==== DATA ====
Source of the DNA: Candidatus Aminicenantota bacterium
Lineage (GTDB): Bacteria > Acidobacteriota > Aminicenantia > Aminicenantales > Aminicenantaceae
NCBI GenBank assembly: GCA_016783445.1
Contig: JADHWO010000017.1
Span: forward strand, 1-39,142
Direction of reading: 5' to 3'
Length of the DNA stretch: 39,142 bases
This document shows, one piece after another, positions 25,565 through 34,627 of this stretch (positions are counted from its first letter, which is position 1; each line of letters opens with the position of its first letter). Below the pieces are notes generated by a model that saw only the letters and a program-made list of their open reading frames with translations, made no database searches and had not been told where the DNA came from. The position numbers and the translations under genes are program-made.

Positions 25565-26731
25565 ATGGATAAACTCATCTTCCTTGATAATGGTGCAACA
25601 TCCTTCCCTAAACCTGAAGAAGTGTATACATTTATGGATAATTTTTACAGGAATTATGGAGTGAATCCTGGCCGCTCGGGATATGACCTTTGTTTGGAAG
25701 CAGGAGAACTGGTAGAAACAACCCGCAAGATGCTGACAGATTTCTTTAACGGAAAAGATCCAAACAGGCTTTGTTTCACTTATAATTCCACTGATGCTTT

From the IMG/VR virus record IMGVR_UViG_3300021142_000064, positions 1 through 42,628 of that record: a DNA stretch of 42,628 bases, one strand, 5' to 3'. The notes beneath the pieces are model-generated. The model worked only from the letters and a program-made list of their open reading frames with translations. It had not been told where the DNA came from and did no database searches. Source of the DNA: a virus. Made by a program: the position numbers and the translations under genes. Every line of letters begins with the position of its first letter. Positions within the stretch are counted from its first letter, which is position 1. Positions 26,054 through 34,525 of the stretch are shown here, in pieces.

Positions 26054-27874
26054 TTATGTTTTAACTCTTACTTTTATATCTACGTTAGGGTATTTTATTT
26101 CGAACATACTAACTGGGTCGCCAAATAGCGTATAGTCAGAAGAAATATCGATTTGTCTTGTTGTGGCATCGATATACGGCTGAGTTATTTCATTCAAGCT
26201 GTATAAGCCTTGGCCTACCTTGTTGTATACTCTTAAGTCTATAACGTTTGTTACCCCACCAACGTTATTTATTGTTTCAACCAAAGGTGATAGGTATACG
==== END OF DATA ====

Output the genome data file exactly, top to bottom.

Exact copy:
Source of the DNA: Candidatus Aminicenantota bacterium
Lineage (GTDB): Bacteria > Acidobacteriota > Aminicenantia > Aminicenantales > Aminicenantaceae
NCBI GenBank assembly: GCA_016783445.1
Contig: JADHWO010000017.1
Span: forward strand, 1-39,142
Direction of reading: 5' to 3'
Length of the DNA stretch: 39,142 bases
This document shows, one piece after another, positions 25,565 through 34,627 of this stretch (positions are counted from its first letter, which is position 1; each line of letters opens with the position of its first letter). Below the pieces are notes generated by a model that saw only the letters and a program-made list of their open reading frames with translations, made no database searches and had not been told where the DNA came from. The position numbers and the translations under genes are program-made.

Positions 25565-26731
25565 ATGGATAAACTCATCTTCCTTGATAATGGTGCAACA
25601 TCCTTCCCTAAACCTGAAGAAGTGTATACATTTATGGATAATTTTTACAGGAATTATGGAGTGAATCCTGGCCGCTCGGGATATGACCTTTGTTTGGAAG
25701 CAGGAGAACTGGTAGAAACAACCCGCAAGATGCTGACAGATTTCTTTAACGGAAAAGATCCAAACAGGCTTTGTTTCACTTATAATTCCACTGATGCTTT

From the IMG/VR virus record IMGVR_UViG_3300021142_000064, positions 1 through 42,628 of that record: a DNA stretch of 42,628 bases, one strand, 5' to 3'. The notes beneath the pieces are model-generated. The model worked only from the letters and a program-made list of their open reading frames with translations. It had not been told where the DNA came from and did no database searches. Source of the DNA: a virus. Made by a program: the position numbers and the translations under genes. Every line of letters begins with the position of its first letter. Positions within the stretch are counted from its first letter, which is position 1. Positions 26,054 through 34,525 of the stretch are shown here, in pieces.

Positions 26054-27874
26054 TTATGTTTTAACTCTTACTTTTATATCTACGTTAGGGTATTTTATTT
26101 CGAACATACTAACTGGGTCGCCAAATAGCGTATAGTCAGAAGAAATATCGATTTGTCTTGTTGTGGCATCGATATACGGCTGAGTTATTTCATTCAAGCT
26201 GTATAAGCCTTGGCCTACCTTGTTGTATACTCTTAAGTCTATAACGTTTGTTACCCCACCAACGTTATTTATTGTTTCAACCAAAGGTGATAGGTATACG